The Welsh government is now working to plant a national forest that would run the length and breadth of the nation. It's planning to connect existing protected woodland environments with large scale tree-planting projects. The whole endeavor is meant to restore natural Wales and fight climate change.
“We have a responsibility to future generations to protect nature from the dangers of our changing climate, but a healthy natural environment will also offer protection to our communities from the dangers we ourselves face,” Welsh First Minister Mark Drakeford said.
The forests will also help provide habitat for endangered Welsh animals, like the black grouse, Scottish wildcat, red squirrel, and the magnificent capercaillie.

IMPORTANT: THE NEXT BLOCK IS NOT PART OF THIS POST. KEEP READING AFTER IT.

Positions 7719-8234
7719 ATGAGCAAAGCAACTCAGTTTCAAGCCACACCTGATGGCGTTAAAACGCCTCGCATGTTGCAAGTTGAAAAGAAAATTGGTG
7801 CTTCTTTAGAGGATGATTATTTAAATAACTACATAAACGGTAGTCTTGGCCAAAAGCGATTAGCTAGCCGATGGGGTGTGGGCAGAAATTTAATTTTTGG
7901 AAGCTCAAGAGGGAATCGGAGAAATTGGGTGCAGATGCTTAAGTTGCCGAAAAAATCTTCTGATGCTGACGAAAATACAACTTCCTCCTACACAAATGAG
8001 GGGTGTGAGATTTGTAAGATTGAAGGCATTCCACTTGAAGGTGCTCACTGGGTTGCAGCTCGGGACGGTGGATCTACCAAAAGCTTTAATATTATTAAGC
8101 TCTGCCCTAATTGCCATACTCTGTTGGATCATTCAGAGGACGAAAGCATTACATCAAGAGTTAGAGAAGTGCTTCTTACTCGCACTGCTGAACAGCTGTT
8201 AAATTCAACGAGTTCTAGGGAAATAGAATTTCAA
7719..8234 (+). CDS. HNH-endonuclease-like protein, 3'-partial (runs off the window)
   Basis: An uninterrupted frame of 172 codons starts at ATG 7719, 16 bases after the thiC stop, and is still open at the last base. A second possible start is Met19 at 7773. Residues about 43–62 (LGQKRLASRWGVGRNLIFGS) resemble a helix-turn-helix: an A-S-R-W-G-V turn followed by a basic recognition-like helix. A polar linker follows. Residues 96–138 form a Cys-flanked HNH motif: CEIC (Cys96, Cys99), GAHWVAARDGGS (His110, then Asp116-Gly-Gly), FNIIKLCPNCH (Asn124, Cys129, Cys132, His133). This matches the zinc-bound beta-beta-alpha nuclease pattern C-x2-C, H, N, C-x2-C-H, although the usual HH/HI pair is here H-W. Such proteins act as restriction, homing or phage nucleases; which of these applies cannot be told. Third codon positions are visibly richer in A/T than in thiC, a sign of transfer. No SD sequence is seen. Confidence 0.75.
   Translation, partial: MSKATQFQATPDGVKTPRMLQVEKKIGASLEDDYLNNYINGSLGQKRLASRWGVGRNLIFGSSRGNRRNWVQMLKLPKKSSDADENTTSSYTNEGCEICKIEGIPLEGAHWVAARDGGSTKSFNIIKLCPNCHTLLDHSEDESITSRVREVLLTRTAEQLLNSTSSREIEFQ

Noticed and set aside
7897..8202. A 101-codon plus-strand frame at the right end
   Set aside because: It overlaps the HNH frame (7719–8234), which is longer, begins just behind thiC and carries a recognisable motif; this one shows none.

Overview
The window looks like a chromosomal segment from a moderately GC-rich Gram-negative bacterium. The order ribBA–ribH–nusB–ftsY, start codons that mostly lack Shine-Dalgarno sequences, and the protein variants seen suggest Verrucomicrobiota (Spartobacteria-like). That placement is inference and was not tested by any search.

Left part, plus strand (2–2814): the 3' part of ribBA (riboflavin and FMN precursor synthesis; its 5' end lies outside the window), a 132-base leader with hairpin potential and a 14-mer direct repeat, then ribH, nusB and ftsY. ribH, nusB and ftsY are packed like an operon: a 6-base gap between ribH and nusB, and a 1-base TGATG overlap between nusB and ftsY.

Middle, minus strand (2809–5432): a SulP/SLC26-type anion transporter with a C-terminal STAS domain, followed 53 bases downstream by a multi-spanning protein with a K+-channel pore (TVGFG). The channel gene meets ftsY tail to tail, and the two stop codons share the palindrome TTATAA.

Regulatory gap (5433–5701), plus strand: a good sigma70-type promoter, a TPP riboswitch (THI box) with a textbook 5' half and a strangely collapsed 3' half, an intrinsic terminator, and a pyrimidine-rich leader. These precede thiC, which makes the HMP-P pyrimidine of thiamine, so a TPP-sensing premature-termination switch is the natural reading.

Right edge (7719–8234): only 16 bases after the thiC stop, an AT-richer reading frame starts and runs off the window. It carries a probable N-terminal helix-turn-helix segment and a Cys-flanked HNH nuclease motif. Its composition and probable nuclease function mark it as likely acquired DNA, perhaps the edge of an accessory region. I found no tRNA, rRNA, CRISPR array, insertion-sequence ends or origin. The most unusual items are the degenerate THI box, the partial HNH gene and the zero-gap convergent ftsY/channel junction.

£5 million ($5.7 million) has been allocated to complete the project, while another £10 million will go towards accompanied tree-planting programs.
“The National Forest will be a Wales-wide asset, and communities across the country will be able to take part,” said Deputy Minister for Housing and Local Government Hannah Blythyn.
In an interview with the BBC, Prof. Mary Gagen, a climate scientist at the University of Swansea said that the national forest project was a genuinely positive announcement.
“But what’s great is that this project also looks at habitat restoration, at retaining the trees we have at the moment, protecting our ancient forests and connecting areas so wildlife can use them,” she said
“While the plan to create a National Forest for Wales is a Welsh government initiative, the Woodland Trust is very much in support of this,” Rory Francis, Communications Officer at Woodland Trust told GNN. “We were actually working to promote the idea even before the Welsh government and the First Minister personally, adopted the idea.”